Second, there is another alternative to resolve this apparent dilemma: moral individuals can appeal to God for their deliverance from oppression. The question is, will they? Will they recognize their predicament in time to take action? Will they seek Him through repentance and humility until His pity is aroused to action? But now we are brought by God full circle! For wasn't that to have been the initial basis for the establishment of the government in the first place? Only a moral God can produce a moral government and it is up to moral people to request it, receive it and maintain it. The bold reality: if they fail to do so God will not automatically deliver them from their own choices.
Every moral individual under an immoral government will sooner or later be faced with obeying - or not - an illegitimate law. In such cases Scripture is clear: it is better to obey God than men. Paul demonstrated throughout his writings that maintaining a clear conscience was critical to keeping the faith! Everyone named a 'saint' must therefore continually evaluate every law. Cases of disobedience even to maintain a clear conscience, however, will at least initially be specific and individual, and in no way constitute opposition to or rebellion against the governing authorities. Nevertheless, there will be consequences and those God may or may not choose to mitigate.
The first and most commonly exercised consequence of such disobedience is persecution. The Lord told the disciples repeatedly that they were not greater than He and that they were guaranteed to experience shame for association with Him. Those who seek to live moral lives, particularly as society grows increasingly immoral, will be singled out and ridiculed, ostracized, and denigrated for their faith. Jesus said blessed are you who suffer for Him.
The second stage of consequence is prosecution. As laws become increasingly illegitimate, they become a tool of immoral government to not only preclude good behavior but to promote what is evil. Literally, what is evil is called good, what is good, evil. The consequence for disobedience of illegitimate law is most often forfeiture of property and liberty, often as examples to any who do not compromise their integrity and conform to the new status quo.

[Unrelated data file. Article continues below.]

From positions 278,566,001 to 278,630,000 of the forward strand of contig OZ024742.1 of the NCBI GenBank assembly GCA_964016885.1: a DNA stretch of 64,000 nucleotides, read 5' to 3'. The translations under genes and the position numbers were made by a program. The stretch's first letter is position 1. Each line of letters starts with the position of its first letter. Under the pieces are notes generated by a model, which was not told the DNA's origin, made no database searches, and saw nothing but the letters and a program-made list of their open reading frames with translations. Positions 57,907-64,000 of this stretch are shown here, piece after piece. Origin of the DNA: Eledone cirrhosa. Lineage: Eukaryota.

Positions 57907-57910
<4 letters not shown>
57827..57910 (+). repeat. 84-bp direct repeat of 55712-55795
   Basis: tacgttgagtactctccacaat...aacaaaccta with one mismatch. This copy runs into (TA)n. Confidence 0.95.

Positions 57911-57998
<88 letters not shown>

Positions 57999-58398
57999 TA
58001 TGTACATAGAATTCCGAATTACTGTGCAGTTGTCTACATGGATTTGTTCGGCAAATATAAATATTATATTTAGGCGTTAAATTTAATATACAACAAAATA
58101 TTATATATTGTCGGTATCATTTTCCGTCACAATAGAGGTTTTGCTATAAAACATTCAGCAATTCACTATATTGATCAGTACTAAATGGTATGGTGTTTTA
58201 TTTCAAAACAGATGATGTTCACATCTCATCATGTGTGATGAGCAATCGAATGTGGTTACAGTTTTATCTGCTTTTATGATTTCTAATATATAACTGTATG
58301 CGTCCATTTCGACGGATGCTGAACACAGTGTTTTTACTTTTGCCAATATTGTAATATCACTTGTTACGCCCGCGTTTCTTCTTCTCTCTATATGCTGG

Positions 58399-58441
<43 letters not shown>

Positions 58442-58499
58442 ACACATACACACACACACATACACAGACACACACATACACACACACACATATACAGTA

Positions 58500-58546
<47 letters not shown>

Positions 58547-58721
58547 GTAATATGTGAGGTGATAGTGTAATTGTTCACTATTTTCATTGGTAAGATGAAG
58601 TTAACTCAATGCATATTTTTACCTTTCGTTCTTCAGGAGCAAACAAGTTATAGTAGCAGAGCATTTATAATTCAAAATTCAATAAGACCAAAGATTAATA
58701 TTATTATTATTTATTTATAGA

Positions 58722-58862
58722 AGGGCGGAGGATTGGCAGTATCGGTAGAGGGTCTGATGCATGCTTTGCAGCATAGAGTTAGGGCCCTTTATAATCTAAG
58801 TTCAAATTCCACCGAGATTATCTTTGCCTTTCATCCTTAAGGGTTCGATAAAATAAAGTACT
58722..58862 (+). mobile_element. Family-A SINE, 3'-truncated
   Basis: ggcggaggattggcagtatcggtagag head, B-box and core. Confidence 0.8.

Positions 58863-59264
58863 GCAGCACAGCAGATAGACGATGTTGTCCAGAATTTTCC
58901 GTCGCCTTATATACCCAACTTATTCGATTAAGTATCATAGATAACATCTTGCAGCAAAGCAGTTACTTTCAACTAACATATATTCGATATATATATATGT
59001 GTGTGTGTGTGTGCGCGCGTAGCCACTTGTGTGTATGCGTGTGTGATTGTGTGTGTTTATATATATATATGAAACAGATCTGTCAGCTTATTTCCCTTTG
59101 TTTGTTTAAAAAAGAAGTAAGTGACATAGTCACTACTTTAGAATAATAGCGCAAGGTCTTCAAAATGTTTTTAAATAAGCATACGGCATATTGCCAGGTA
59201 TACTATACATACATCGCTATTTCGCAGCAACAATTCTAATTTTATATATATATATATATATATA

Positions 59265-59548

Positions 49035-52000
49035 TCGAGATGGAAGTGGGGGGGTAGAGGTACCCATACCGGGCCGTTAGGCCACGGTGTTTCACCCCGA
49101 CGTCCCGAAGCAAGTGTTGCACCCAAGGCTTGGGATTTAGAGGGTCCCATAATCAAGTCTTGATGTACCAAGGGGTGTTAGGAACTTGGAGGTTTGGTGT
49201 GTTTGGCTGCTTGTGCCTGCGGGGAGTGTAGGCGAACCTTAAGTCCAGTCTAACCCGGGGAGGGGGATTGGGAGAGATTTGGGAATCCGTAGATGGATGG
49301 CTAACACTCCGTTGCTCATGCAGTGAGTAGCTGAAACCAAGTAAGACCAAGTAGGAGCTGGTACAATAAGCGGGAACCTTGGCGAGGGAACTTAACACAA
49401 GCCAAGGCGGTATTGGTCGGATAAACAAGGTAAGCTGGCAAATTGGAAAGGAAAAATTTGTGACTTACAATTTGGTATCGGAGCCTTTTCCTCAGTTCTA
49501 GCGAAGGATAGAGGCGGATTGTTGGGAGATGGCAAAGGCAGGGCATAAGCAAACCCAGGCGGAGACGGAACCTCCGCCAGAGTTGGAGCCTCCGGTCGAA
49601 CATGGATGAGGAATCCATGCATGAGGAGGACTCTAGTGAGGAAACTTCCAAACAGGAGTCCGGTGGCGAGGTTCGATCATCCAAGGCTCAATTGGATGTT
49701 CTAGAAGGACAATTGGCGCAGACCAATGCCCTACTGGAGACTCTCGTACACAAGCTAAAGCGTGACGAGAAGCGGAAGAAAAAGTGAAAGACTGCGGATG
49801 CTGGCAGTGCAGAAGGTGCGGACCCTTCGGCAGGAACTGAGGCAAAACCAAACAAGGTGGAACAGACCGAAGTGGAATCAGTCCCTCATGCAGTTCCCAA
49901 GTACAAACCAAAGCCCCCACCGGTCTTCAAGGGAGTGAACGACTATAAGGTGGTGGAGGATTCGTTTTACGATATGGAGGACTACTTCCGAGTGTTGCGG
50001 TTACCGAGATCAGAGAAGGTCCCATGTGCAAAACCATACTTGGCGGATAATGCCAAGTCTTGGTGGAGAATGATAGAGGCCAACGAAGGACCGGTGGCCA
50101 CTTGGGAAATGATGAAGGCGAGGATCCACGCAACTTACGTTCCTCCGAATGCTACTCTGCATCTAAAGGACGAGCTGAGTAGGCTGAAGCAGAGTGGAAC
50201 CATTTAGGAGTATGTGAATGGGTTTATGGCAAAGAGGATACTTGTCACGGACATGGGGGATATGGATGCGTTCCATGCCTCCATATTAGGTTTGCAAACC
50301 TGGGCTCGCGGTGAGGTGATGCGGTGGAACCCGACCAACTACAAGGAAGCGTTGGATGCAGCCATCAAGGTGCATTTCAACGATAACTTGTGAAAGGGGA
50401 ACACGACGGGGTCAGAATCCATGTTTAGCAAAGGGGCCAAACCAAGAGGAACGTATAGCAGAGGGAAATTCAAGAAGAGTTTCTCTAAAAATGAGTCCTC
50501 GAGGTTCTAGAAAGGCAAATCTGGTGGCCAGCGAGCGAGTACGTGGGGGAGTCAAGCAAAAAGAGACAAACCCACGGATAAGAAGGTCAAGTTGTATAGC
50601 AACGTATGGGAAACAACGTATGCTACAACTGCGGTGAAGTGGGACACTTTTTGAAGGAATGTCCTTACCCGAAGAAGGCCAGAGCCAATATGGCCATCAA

The final stage of consequence for disobedience is the most severe: execution. Save for all those who have made themselves devoid of conscience, the immoral find the very existence of the moral brings them jealousy, shame and guilt until it cannot be borne. While the moral need never enforce morality by violence, the immoral have no such restraint enforcing immorality. Morality need never be propagated by violence, but both passive and aggressive violence are choice methods for propagating immorality. History has repeatedly proven that immoral governments ultimately dissolve under reigns of self-destruction.
The defining battle of western civilization since Magna Carta has raged over the balance between government and individual liberties. 'Rex Lex' - the king is the law; men rule men or 'Lex Rex' - the law rules the king and all men. That these two are at the extreme ends of human existence since its beginning is without question. After 800 years, the former ruling principle is once again in the ascendency, particularly in the United States, the latter now verging on extinction. What has become the increasingly pressing and urgent question is what should the moral, that is Christian, citizen under an immoral government do based on God's word. This paper has attempted to address that thought with practical reasoning and suggested course of action.
Many look for solutions in the political, economic, or social realms as these all manifest this conflict. These efforts are doomed to fail because the conflict is a clash of world views which have at their core radically opposing moral codes. In other words, the conflict between government and individual liberties is a spiritual battle, not between flesh and blood, but between principalities and powers: God on one side, the Ruler of this world on the other, mankind betwixt.
What, then, can the Christian do in an increasingly unchristian world? First, hold fast the world view - the truth - God has revealed; confidently repudiate the lies required to prop up a godless universe. Second, purpose to maintain a clear conscience to keep the faith. Third, separate where possible from immoral government and/or illegitimate law; seek to establish and exercise religious freedom which cannot exist in the absence of civil liberty. Fourth, where it is not possible to separate, implement all lawful and peaceable means of creating or at least maintaining a moral government and precluding the enactment of illegitimate law. Fifth, and most important, call upon the Lord fervently and with a pure heart that He would intervene. Sixth, choose wisely which law(s) if any to disobey, never seeking opposition in the collective or vindication, let alone revenge, personally. Seventh, prepare to accept the consequences of disobedience with gladness and perseverance, always ready to help others who likewise become partakers with us, that we might together receive our Crown.